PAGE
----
A short film highlighting the “human story” behind Scottish agriculture’s seasonal migrant workforce has been unveiled by SRUC’s Rural Policy Centre.
Produced by Nevismark/Cinecosse, the film was premiered at this year’s Royal Highland Show and follows an in-depth SRUC report into the importance of seasonal workers to the industry.
It features interviews with a number of Eastern European workers, as well as Scottish farmers who voice their concerns over how Brexit could affect their business.
In summer 2017, SRUC was commissioned by the Scottish Government to undertake research to improve our understanding of the labour market in Scottish agriculture. The final report from the project, which was published in March 2018, is available to download here.
Scotland’s agricultural sector relies heavily on seasonal non-UK workers, particularly from central and eastern Europe, to meet its labour demand. However, there was a lack of detailed information about the actual numbers of migrant workers working in Scotland and their living and working conditions – information gaps that this project aimed to address.
The project had a number of different, but connected phases, including several surveys of farm businesses, labour providers and workers themselves.
Evidence collected in the study demonstrates the importance of seasonal workers from overseas to Scottish agriculture, with two thirds of farm businesses stating that they were likely to switch to other agricultural activities without access to their migrant workforce, with over half saying they would likely diversify their business into non-agricultural activities.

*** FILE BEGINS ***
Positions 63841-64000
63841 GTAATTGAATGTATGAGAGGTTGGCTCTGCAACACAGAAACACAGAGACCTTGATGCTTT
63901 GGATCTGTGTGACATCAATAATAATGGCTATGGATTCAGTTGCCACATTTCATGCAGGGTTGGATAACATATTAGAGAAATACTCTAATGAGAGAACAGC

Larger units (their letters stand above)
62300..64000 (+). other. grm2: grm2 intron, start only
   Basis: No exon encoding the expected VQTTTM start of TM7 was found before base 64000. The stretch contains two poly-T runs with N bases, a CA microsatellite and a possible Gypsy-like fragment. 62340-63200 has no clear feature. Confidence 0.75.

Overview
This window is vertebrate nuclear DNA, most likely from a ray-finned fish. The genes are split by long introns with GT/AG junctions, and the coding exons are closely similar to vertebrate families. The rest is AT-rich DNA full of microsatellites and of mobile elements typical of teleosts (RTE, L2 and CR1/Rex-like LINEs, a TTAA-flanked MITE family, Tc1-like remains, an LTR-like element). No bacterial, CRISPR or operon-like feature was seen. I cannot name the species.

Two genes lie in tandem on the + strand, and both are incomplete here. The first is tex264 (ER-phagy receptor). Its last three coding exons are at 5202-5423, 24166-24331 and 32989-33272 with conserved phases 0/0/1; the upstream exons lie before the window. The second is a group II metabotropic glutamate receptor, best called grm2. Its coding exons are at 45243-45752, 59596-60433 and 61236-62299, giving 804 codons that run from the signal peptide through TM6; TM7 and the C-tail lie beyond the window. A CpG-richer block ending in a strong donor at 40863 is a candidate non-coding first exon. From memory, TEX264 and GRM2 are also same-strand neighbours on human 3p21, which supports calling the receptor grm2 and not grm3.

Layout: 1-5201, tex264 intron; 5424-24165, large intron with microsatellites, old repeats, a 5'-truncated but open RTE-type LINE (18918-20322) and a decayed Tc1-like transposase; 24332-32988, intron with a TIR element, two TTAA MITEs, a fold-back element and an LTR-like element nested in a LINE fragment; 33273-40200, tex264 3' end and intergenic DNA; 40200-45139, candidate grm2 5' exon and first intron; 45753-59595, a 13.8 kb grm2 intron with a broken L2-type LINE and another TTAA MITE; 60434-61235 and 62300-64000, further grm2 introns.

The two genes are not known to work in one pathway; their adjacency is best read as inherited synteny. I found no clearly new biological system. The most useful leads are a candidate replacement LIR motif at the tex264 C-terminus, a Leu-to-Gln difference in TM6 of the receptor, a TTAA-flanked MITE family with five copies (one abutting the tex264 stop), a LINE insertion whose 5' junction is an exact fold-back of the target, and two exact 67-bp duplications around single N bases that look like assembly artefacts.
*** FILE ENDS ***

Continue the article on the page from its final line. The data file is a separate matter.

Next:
The study (conservatively) estimates that there were 9,255 seasonal migrant workers engaged in Scottish agriculture during 2017 (including 900 employed directly by labour providers). About 25 per cent work on more than one farm in the UK and there is also transition to other sectors of work, in particular food processing and hospitality.
On average, seasonal migrant workers were employed for just over four months per year, corresponding to the key soft fruit harvest period, but the seasonal pattern of crops in Scotland provided an opportunity for workers to work for extended periods.
For non-UK seasonal workers, the key motivations for working on Scottish farms were earnings potential linked to enhanced quality of life and goals, conditions of work relative to home countries and familiarity, recommendations and farm reputations.
Brexit has undoubtedly affected the confidence of a proportion of workers and therefore their expectations about returning to Scotland in 2018. Approximately 40 per cent of the surveyed workers were certain they would be returning to Scotland in 2018, with 12 per cent unlikely to return due to having permanent jobs to go to in their home countries, or returning to studies, etc. 46 per cent were uncertain about whether they would return in 2018.
Steven Thomson, Senior Agricultural Economist at SRUC, said: “Due to the long-term decline in the availability and willingness of the local Scottish and wider UK labour pool to work seasonally on farms, Scottish agriculture relies heavily on seasonal non-UK workers. This report highlights the importance of retaining access to this seasonal labour in order for Scotland to remain competitive in an increasingly global industry. This short film does a brilliant job of highlighting the human story behind the statistics.”
For more information on the project, email email@example.com or firstname.lastname@example.org.
Seasonal Workers in Scottish Agriculture from Scotland's Rural College on Vimeo.